Located in Avoca Beach N.S.W. Australia

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 What is Scouting all about and what do we do at 1st Avoca Beach ?
Scouting is a wonderful and engaging social activity for young people where they can learn new skills, participate in a wide range of activities and progressively learn the virtues of leadership and mateship. Values and knowledge they will carry with them for the rest of their lives.

The aim of the SCOUT MOVEMENT is to encourage the physical, mental, social and spiritual development of young people so that they may take a constructive place in society as responsible citizens.

The principals of SCOUTING, as identified by the Founder, Lord Baden-Powell, are that Scouts should serve God, act in consideration of the needs of others and develop and use their abilities to the betterment of themselves and their families and the community in which they live.

The principal methods used by the Scout Association to achieve its aims are:
  • Voluntary membership of a uniformed group, which, guided by adults, is increasingly self-governing in its successive age groups.
  • Commitment to a code of living as expressed in the Promise and Law, the meaning of which is expanded as the member grows towards maturity.
  • The provision of a wide range of attractive, constructive and challenging activities, including opportunities for adventure and exploration both indoors and outdoors.
  • The provision of opportunities for leadership and responsibility.
  • Learning by doing.
  • Development in a range of useful life skills.
  • Encouragement of activity in small groups.
  • Promotion and development of self actualisation, confidence and self-esteem.
  • An award scheme which encourages participation in the full range of activities and provides recognition of individual achievements.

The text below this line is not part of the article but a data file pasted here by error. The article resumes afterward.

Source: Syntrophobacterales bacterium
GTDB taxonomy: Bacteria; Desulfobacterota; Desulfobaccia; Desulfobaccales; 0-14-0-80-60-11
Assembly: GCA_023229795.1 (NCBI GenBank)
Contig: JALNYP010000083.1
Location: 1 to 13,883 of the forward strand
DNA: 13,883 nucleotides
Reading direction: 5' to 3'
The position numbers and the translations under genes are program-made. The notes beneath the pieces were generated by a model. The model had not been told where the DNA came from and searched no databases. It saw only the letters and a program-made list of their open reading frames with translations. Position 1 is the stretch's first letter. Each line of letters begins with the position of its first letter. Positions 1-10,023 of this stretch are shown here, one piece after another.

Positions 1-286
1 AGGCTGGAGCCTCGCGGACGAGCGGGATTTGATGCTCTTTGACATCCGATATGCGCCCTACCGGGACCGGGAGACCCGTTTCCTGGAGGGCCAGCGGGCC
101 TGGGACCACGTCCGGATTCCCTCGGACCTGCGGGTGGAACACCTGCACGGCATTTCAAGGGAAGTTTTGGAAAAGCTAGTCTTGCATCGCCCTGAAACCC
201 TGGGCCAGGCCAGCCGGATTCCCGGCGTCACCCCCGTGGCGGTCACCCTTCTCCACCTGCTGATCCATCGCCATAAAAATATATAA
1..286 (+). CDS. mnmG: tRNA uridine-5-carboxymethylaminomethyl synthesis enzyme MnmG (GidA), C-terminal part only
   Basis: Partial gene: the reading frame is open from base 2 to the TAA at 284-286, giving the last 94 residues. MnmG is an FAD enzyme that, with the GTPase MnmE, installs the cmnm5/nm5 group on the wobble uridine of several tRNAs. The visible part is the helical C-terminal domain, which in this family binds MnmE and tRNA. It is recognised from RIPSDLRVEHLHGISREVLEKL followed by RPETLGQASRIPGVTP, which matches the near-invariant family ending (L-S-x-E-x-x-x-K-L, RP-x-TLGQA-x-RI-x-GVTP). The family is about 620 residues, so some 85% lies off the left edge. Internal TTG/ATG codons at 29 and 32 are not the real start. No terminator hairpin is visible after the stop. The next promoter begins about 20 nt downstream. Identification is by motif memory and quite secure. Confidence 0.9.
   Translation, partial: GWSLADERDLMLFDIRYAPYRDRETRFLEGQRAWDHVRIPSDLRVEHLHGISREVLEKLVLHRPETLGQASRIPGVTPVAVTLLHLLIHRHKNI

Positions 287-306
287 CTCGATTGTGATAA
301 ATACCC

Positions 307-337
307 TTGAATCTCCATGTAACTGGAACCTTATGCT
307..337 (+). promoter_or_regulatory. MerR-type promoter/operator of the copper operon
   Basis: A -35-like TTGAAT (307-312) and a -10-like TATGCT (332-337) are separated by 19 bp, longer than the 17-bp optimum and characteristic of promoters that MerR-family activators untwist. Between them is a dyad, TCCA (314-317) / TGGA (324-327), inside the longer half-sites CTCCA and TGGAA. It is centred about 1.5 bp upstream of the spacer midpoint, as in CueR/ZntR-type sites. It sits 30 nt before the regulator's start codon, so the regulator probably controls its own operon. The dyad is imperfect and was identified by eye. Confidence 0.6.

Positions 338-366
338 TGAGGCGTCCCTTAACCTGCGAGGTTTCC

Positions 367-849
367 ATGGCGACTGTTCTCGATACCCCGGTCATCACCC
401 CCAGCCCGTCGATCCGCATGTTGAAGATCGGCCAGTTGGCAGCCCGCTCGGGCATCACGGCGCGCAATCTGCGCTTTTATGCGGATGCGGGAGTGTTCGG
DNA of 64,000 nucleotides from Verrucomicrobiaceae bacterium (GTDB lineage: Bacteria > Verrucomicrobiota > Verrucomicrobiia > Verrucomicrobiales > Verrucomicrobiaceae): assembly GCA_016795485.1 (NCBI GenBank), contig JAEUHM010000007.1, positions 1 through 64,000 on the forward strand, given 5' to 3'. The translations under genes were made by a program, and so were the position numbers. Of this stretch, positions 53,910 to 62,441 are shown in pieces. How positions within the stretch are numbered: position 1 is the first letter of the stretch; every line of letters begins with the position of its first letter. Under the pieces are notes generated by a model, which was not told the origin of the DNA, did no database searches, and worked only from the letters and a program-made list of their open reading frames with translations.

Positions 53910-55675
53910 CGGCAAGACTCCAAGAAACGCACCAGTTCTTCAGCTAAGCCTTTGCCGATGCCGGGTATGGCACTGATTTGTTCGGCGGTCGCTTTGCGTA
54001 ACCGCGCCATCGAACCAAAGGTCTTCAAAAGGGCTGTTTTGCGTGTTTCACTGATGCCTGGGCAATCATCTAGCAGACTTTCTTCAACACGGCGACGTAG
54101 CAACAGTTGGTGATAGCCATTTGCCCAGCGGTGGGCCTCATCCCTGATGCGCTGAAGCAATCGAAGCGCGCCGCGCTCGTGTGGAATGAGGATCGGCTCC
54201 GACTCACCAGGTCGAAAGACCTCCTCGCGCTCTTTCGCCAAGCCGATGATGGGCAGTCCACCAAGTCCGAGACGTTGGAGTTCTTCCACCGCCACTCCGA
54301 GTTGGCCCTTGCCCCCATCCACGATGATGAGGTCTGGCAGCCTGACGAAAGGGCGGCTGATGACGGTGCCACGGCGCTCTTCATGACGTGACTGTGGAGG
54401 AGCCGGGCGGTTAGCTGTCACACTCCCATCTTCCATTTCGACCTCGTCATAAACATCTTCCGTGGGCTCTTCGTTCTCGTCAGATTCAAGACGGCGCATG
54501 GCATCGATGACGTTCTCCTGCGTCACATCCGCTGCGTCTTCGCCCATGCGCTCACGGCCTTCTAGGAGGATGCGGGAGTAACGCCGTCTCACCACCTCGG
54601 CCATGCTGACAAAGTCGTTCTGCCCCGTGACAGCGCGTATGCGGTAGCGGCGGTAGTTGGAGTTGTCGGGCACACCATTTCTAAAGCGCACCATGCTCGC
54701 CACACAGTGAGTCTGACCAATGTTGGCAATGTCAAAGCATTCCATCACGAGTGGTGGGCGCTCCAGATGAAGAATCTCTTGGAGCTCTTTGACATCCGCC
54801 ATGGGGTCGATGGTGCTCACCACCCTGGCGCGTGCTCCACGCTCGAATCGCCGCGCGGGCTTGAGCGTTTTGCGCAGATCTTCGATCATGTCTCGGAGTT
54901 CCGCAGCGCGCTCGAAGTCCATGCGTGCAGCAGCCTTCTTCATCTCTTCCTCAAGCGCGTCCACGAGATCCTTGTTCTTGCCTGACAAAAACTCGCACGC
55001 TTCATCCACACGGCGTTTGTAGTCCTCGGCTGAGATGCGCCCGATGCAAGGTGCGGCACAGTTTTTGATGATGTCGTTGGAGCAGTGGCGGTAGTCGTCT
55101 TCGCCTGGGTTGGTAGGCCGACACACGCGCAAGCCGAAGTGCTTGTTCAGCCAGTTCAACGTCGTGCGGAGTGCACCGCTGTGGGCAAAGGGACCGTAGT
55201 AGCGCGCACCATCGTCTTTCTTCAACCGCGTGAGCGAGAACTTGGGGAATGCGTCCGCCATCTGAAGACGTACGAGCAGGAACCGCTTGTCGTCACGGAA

The method is of increasingly self-governing in its successive age groups. In Cubs (ages 8-11), some responsibility is set for SIXERS and SECONDS.
In Scouts (ages 11-15), the PATROL SYSTEM led by youth PATROL and ASSISTANT PATROL LEADERS who assume a large part of the responsibility for running, discipline and programming with adult leaders providing supervision and guidance.

Overall however the emphasis is learning while having fun, lots of fun !

To achieve the goals of scouting 1st Avoca Beach has a dedicated team of leaders, who voluntarily give up their time to lead SCOUTING. The majority are fully trained for the section in which they are involved. The leaders are parents !

Whilst your child may be joining Scouts Australia we consider that YOU will also join our Group "family". The Group is only able to function through the efforts of the parents - as Leaders, Committee members, working bee and fund-raising participants, helpers at activities, transport providers, presenters/testers of special interests, etc. We expect you to take an ACTIVE part in the life of the Group throughout your child's membership.

Your child will also gain significantly more personally from Scouting when you contribute  directly and demonstrate that you are interested in your child's activities and progress.

Scouting is a training organisation.
Not a child-sitting service.

This is a group of non-uniformed, interested people (usually parents) whose main function is to support the Leaders to ensure an active and healthy Group. An active parents support team and committee is absolutely essential to the successful running of the group. Its main functions are to: